Now I really did need to keep the house looking like a model home at all times for showings. With a two year old, a one year old, and yes, another was baby on the way. Looking back, I sometimes question my sanity.
Eventually, after ten months of turmoil we landed in a new place. We had our home and now our land. Someday I’ll write about the first 24 hours there. It’s the stuff legends are made of. And the stories had just begun.
Over time I began to see the problem was not that I believed I could balance it all. The problem was that I thought the balance once achieved could be maintained without change.
I didn’t allow for new seasons, both literal and figurative. Babies stop napping. Gardens must be planted. There are seasons of building and seasons of maintenance. Harvest time requires more and very different work.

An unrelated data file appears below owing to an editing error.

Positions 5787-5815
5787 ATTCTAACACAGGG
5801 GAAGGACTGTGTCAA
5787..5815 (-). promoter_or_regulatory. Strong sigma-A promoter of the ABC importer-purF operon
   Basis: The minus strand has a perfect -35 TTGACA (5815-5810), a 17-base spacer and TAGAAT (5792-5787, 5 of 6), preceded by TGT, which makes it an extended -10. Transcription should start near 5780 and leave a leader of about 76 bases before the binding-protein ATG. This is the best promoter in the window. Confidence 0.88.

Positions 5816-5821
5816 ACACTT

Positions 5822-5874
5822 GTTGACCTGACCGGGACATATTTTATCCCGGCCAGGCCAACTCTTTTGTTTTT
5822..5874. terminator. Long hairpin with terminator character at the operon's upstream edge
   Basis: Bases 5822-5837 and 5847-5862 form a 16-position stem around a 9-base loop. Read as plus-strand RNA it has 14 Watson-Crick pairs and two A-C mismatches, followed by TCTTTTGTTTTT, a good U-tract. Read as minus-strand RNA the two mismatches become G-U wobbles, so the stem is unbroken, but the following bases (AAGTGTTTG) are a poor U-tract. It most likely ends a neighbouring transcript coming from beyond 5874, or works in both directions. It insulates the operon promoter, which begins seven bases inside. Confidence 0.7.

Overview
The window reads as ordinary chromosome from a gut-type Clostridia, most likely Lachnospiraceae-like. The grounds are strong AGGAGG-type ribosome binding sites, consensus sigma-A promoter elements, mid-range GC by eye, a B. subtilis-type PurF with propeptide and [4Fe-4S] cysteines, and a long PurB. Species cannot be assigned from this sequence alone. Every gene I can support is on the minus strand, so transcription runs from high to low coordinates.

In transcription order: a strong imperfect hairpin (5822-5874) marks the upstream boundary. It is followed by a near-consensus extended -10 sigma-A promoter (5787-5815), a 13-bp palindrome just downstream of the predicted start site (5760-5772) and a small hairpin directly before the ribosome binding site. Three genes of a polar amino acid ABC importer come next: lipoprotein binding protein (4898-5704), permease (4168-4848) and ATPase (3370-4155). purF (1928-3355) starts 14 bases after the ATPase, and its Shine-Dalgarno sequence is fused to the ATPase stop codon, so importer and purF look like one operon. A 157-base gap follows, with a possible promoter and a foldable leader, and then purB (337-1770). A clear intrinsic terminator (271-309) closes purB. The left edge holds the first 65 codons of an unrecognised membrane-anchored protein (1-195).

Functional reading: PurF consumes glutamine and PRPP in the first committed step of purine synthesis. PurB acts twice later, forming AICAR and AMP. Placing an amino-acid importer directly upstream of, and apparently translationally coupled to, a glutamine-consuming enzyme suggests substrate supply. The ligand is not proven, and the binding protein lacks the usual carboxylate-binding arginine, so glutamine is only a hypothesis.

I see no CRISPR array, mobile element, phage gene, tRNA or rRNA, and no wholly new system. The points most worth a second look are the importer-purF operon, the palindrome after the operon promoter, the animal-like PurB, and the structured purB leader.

But I kept trying to do the same basic things I had made required work everyday, which were already a lot, and just add the extra work on top of the already full schedule. I could not do it, and I went from feeling like I was failing to feeling like I was simply a failure. It appeared like everyone else was doing it all and doing it well, but me. This is not a good place to be.
And the craziest part? I was doing it to myself. I’m married to a pretty kicked back guy and I have three awesome kiddos who are really happy no matter what. I was raised to believe that everything had to always at least appear perfect, no matter the reality. You would think as a grown up I could just let that go, but it really is a struggle for me.
When I began learning about Permaculture I found the phrase “Dynamic Balance” in one of my books. I can’t even recall which one, but it changed my whole view of my life. Crazy, isn’t it?
I think the easiest way to define dynamic balance would be that it is balance in motion. It’s balance maintained through anticipating change and being ready to change positions as needed. So, instead of developing a perfect system and trying to keep it going without fail, we prepare in advance for the changes that will, of course, always be coming our way.